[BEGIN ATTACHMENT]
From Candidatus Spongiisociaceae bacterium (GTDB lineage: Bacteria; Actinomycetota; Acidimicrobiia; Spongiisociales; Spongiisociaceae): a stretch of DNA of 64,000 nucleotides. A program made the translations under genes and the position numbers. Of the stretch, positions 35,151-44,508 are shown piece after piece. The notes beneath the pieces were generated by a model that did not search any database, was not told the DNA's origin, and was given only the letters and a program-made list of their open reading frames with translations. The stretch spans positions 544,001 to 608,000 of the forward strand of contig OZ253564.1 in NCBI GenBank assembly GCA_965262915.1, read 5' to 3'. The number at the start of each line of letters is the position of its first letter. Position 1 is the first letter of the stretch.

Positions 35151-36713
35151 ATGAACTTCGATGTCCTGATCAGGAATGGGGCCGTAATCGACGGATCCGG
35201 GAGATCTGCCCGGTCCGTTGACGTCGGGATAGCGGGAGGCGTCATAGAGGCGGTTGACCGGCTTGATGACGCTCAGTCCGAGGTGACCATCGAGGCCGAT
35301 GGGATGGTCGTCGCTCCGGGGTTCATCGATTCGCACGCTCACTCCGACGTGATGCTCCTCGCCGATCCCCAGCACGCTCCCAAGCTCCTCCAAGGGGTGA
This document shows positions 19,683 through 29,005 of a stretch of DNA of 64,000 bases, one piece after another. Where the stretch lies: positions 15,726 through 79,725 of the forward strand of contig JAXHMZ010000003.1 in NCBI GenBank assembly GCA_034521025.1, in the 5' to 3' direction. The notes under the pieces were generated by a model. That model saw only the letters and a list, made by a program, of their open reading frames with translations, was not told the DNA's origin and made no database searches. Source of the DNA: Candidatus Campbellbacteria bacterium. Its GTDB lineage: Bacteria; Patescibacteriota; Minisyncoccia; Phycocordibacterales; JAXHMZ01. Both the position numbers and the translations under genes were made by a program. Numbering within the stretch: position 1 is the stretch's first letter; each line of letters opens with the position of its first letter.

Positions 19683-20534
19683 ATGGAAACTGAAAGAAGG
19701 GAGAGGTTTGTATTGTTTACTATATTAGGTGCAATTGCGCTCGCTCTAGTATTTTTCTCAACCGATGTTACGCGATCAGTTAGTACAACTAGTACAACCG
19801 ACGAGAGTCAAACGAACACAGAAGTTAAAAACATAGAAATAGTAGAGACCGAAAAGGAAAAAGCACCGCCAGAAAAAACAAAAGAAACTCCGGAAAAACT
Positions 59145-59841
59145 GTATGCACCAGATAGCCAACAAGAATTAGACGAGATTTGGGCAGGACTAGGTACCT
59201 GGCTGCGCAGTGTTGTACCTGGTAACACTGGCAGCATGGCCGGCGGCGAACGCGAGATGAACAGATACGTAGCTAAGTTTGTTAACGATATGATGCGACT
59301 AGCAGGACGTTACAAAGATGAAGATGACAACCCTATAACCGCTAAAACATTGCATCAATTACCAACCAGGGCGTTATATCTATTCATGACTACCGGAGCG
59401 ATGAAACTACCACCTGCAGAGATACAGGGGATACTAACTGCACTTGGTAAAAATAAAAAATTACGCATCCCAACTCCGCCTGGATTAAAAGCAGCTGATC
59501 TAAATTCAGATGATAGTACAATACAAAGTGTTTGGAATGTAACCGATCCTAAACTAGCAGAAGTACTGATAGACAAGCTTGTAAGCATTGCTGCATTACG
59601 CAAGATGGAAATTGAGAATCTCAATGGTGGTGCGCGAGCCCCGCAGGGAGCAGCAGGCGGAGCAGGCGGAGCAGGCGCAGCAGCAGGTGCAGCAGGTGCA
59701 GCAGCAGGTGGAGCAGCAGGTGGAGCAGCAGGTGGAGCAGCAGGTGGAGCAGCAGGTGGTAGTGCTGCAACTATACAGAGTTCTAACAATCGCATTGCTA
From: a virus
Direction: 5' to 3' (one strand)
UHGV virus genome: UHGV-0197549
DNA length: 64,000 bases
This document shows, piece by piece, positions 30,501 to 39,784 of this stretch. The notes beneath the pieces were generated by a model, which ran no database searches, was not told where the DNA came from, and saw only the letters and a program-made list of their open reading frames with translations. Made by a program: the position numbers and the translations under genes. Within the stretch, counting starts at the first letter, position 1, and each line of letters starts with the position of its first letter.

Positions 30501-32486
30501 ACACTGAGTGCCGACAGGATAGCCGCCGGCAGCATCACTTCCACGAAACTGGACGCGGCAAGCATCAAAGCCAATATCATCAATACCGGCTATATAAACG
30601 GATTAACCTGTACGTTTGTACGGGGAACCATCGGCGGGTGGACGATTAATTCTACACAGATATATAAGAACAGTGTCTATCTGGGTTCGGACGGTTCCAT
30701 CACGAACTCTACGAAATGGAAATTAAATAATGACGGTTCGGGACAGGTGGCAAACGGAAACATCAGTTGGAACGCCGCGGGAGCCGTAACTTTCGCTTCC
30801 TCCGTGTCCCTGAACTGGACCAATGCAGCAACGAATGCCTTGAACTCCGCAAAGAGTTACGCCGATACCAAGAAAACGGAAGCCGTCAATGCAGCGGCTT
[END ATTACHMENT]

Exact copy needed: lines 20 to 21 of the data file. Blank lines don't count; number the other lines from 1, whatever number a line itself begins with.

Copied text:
Direction: 5' to 3' (one strand)
UHGV virus genome: UHGV-0197549